Art by mail: The great American road trip

Message on postcard:
Hello Todd! This is Mike, reporting from near the end of my roadtrip at Steens Mountain, Oregon. It’s a good day. I got up before dawn and watched the sunrise from near the 9,700-foot summit of Steens Mountain. In the east the sky went from black to dark purple to orange, and once the sun peeked over the horizon I watched the mountain’s long shadow recede across Catlow Valley.

Steens Mountain stands about 5,000 feet above the surrounding desert, and out near the western horizon is Hart Mountain, maybe fifty miles off, although the Abert Rim is visible beyond it. The shadow receded across the valley at probably sixty miles per hour or so. Just uphill from me is the very top of Steens Mountain; it’s a rocky outcropping with some small radio towers on it. (Incidentally, I get great cell reception up here.)

I heard a rock crash while watching the sun come up, and that’s when I saw a huge bighorn sheep staring over the ledge. Pretty soon he was joined by another, and eventually I was looking at five or six bighorn sheep — they were far enough off that my photos of them look more like bigfoot than a sheep, and they blend in surprisingly well among the rocks.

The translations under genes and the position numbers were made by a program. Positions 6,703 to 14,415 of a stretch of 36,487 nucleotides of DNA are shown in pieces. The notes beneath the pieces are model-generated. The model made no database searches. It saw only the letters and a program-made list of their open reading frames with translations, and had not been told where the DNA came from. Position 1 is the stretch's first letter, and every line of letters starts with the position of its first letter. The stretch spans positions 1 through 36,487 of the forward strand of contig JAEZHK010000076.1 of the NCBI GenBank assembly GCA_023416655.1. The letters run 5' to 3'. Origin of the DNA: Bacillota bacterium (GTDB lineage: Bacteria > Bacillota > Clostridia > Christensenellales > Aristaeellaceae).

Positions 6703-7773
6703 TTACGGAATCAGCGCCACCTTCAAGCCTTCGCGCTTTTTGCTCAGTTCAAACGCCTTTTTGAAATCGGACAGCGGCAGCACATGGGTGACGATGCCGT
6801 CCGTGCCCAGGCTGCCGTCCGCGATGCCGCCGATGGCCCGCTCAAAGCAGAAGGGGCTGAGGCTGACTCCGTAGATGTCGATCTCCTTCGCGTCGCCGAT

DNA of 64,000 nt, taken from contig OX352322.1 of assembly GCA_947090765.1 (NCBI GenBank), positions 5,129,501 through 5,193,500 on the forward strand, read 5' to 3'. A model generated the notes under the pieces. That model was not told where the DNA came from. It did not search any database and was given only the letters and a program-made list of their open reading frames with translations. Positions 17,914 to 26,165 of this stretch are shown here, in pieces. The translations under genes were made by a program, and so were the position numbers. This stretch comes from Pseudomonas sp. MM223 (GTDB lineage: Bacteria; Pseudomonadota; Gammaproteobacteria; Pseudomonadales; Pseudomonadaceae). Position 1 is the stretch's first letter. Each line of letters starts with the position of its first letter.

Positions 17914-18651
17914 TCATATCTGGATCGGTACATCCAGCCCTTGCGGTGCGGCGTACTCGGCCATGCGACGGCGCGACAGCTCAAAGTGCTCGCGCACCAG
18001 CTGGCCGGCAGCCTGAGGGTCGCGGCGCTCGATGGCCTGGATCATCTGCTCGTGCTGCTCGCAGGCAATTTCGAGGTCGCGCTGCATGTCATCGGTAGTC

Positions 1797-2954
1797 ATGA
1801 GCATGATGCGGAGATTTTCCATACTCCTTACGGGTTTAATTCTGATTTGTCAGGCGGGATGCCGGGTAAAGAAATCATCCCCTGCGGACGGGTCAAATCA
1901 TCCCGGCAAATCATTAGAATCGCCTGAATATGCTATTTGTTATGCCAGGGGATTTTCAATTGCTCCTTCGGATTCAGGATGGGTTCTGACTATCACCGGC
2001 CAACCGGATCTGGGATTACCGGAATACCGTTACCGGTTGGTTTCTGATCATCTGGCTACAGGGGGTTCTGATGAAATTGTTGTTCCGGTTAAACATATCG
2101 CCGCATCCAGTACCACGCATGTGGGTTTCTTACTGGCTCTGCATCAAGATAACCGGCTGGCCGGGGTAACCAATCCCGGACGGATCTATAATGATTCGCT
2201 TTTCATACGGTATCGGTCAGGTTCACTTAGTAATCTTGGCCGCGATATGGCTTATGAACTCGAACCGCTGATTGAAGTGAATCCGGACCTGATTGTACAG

One was a baby — or at least young — sheep, and two of the adults briefly locked horns at one point. I watched them for about an hour while they descended through the rocks and grazed on vegetation too sparse to see. This is a neat place. Yesterday, while overlooking a gorge on the mountain, I met a guy who told me about his fighter pilot nephew, who supposedly enjoyed doing inverted fly-throughs of said gorge on training flights. Wow.

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